“The Water Horse” is everything a family film should be.
The Loch Ness Monster meets “Free Willy” in “The Water Horse: Legend of the Deep.” The film is what family entertainment ought to be, but so rarely is: a ripping good adventure, a parable about childhood and maturity, and a romp.
The film is framed as a tale told to a couple of tourist kids by Scottish raconteur Brian Cox, recalling a fable from his childhood in World War II. The story centers on young Angus MacMorrow (nicely played by Alex Etel, the star of Danny Boyle’s similarly delightful “Millions”). The boy’s father has gone off to war and won’t be returning. Angus’ mother (Emily Watson) frets over the boy’s difficulty in accepting his loss, but just when he most needs a friend, he finds one in a remarkable form.
An odd-looking rock that Angus brought back from the seashore turns out to be an egg that hatches a sweet, scrappy amphibian dinosaur with webbed flippers and Shrek ears. Angus secretly raises the creature in the spare bathroom’s tub.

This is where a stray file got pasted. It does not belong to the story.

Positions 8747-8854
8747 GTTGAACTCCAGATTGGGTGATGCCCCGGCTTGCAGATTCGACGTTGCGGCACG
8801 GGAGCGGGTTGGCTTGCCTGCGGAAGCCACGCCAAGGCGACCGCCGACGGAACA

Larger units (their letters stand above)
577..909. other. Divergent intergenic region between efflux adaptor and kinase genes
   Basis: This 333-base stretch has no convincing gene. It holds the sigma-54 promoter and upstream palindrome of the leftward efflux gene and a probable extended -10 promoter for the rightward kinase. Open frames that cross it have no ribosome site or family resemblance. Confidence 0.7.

Boy and beast bond, and the animal, which Angus calls Crusoe, creates all manner of ruckus in the family’s mansion. Ben Chaplin arrives on the scene playing a gruff but kindly handyman, and David Morrissey completes the other half of the good father figure/bad father figure equation as a stern military man on the lookout for German submarines. Meanwhile, Crusoe grows by leaps and bounds and relocates to nearby Loch Ness, where he could be mistaken for an enemy U-boat by the army’s artillery squad.
The story is light on its feet, but grounded by some substantial ideas, coming as it does from a novel by Dick King-Smith (who created Babe, the talking pig), and director Jay Russell (of “Tuck Everlasting” and “My Dog Skip”). The adventure builds to a thunderous, rather fright-filled climax, but young viewers will be relieved that everything ends happily.
Parents are likely to be pleased, as well. “The Water Horse” captures the spirit of fantasy that never quite rings true in “The Golden Compass” and is so superior to another children’s movie currently in theaters, “Alvin and the Chipmunks,” that they could have originated in different galaxies.
Colin Covert • 612-673-7186